RX 9 izotope

Artificial Intelligence in Music Production – Friend or Foe?

During the 2010s we witnessed the rise of smart and fast machine learning algorithms, and their gradual integration into music production software. Now the artificial brains of countless plugins, platforms, virtual mastering suites – and even composers – are readily at the wheel as the cognisant drivers of today’s creative tools. But, has the balance between AI and human skill been tipped too far?

“Once the machine thinking method had started, it would not take long to outstrip our feeble powers. They would be able to converse with each other to sharpen their wits. At some stage, therefore, we should have to expect the machines to take control.” So was the bleak forecast that the father of artificial intelligence, computer genius Alan Turing predicted. While, thankfully, we’re not quite facing such a nightmarish end-point just yet, Turing’s notion of a machine-driven cyber-brain, continually sharpening its senses via constant dialogue and refinement, is a concept that lay at the heart of the commercial application of artificial intelligence.

In our industry, we can see this perhaps clearer than any other. Multitudes of AI-based software tools now available, that excel in tasks (such as frequency editing, mix separating, audio restoration and mastering) that it would take even highly skilled human operators a much, much longer time to undertake. Constant refinement, and adaptive learning routines, allow AI-based software pathways to improvement. While the term ‘artificial intelligence’ is typically ascribed to any software that relies on algorithms to fulfil its criteria, there’s actually quite a wide spectrum of definitions. There are those that simply trigger a series of pre-determined actions that its creators have carefully crafted, and then there are those HAL-like virtual geniuses (iZotope RX 9, Zynaptiq Adaptiverb for example) that can inspect a waveform, precisely diagnose what needs to be done to bring the most clarity to it, and take immediate action.


While these types of applications are perhaps more palatable, the increase in virtual composers of music has unsettled some. Initial experimentation with human-free music creation began as far back as the late 1950s, when University professors Lejaren Hiller and Leonard Issacson used an early computer to program the Illiac Suite (String Quartet No.4). This first foray into algorithmically-driven music creation nudged open a door that ensuing pioneers widened, leading eventually to 1997’s ‘Experiments in Musical Intelligence’ program. This was able to exceed human composers by generating a piece of music that matchlessly replicated the style of Bach.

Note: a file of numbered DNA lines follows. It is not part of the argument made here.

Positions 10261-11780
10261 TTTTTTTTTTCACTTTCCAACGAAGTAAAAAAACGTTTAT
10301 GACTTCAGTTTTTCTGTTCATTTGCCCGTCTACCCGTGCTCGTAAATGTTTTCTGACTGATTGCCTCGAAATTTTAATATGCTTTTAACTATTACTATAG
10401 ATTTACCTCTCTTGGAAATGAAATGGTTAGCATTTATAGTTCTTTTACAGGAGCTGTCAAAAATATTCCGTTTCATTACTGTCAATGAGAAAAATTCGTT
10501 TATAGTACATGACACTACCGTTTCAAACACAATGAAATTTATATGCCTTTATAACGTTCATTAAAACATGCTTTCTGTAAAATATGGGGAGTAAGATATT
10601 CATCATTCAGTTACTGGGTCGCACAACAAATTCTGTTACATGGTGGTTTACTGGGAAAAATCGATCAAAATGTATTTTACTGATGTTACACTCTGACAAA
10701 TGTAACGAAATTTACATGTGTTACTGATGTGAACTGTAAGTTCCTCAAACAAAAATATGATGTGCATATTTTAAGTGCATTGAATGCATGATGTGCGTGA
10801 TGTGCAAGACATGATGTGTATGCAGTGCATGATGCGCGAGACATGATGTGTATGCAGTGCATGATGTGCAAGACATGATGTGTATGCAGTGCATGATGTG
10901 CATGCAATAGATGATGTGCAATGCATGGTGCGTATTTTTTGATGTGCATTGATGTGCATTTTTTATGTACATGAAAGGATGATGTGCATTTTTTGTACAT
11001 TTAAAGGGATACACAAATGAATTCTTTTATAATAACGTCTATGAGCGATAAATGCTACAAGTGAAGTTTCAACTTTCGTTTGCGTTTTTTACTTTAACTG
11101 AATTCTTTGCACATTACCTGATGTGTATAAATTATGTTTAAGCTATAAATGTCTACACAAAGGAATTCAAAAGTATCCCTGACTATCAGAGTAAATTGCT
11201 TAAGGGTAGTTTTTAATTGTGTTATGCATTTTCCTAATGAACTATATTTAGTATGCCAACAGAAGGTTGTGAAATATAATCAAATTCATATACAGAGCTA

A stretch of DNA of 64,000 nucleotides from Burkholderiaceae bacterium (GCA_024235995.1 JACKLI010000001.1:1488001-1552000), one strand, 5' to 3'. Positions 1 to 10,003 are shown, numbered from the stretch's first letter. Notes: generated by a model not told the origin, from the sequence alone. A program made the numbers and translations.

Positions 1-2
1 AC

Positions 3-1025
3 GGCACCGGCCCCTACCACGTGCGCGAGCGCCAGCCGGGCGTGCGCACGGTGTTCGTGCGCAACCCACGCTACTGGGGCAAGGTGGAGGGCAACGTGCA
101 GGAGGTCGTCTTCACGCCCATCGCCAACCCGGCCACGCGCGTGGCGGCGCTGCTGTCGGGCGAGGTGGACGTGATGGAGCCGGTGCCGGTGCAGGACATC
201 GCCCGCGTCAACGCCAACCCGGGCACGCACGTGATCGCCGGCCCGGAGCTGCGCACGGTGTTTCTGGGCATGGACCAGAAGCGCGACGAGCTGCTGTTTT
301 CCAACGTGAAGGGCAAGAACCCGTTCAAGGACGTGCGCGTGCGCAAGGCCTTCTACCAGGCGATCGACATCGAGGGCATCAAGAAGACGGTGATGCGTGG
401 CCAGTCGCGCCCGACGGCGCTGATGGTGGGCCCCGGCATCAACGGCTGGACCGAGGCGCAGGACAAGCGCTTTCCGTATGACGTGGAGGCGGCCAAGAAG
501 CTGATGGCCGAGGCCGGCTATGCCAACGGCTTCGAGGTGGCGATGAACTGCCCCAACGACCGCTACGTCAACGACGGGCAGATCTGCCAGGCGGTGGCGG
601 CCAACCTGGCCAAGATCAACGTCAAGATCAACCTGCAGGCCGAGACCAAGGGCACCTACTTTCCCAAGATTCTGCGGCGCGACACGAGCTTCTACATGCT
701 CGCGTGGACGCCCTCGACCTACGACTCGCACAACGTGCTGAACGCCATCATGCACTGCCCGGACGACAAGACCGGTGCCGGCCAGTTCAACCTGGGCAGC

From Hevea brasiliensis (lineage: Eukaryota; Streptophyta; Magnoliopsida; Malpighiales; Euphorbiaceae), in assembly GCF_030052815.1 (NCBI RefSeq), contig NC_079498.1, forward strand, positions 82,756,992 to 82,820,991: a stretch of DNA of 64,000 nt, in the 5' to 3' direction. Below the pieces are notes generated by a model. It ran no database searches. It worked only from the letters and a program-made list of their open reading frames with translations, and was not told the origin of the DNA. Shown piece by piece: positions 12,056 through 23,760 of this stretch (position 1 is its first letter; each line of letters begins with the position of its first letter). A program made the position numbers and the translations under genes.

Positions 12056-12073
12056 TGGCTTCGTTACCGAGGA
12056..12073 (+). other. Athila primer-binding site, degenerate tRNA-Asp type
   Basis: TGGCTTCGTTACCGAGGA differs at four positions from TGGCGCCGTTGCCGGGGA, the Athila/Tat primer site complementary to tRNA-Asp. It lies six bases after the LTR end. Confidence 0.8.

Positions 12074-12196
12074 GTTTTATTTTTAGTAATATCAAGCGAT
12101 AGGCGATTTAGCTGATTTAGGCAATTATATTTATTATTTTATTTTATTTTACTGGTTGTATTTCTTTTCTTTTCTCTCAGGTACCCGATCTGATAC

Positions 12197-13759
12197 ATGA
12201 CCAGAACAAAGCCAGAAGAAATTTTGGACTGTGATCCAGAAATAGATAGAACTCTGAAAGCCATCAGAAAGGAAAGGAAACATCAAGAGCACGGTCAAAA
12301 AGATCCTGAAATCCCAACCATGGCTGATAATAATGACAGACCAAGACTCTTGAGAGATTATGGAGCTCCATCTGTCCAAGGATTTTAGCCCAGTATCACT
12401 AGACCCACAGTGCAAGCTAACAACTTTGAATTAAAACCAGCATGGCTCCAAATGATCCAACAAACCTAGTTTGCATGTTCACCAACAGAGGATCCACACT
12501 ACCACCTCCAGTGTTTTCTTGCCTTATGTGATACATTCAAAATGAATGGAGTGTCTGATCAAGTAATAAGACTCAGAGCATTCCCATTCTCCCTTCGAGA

While these toes in the water built the foundation for research, the last twenty years has witnessed an exponential explosion of compositional AI development, in conjunction with the rising speed of computer power. Now the options are vast. There’s Aiva – a classical and symphonic virtual music composer, which uses neural networks to scan huge libraries of classical music and replicate the commonalities it encounters. There’s Amper, which is able to conjure an infinite number of ready-to-go soundtracks for video games and TV, then there’s Loudly AI Studio, able to generate a range of tracks based on modern genres instantaneously.


While some of the results can be utterly superb, is the growing range of AI-based composers leading us step-by-step into a world where we’re surrounded by facsimile of human produced art? Aiva’s CEO, Pierre Barreau told The Naked Scientists that “Even if AI is objectively get better at composing music than humans, I think one crucial element that humans bring to the table is meaning in what they do. And an AI could come up with a new style of music, totally crazy style of music, but if there’s no creative intention that can be explained, I think it’s very hard for an audience to really connect.”

AI composition might be an easy – and substance free – solution for those needing the artifice of a pro-sounding soundtrack, without forking out the cash. But it’s understandable why so many jobbing professionals feel like their stand in the market is being devalued. It’s a debate that will undoubtedly continue.


Separate from their stance on the human vs machine debate within the compositional domain, many music producers have happily integrated AI and machine learning plugins into their workflows, aimed at speeding up and handling previously time consuming processes. Audio repair is one such field in which AI has delivered majorly impressive results, with world-leading companies such as iZotope proudly putting their reliance on machine learning as a front and centre USP of their product line which includes the audio post production package RX 9.

Melissa Misicka, Director of Brand Marketing at iZotope, explains to us that using artificial intelligence to this end was always a company ambition; “One of our goals as a company is to find ways of eliminating more time-consuming audio production tasks for our users so they can instead focus on their creative vision. Introducing assistive tech —that can intelligently analyse your audio and provide recommended starting points — felt like a perfect way to do that.”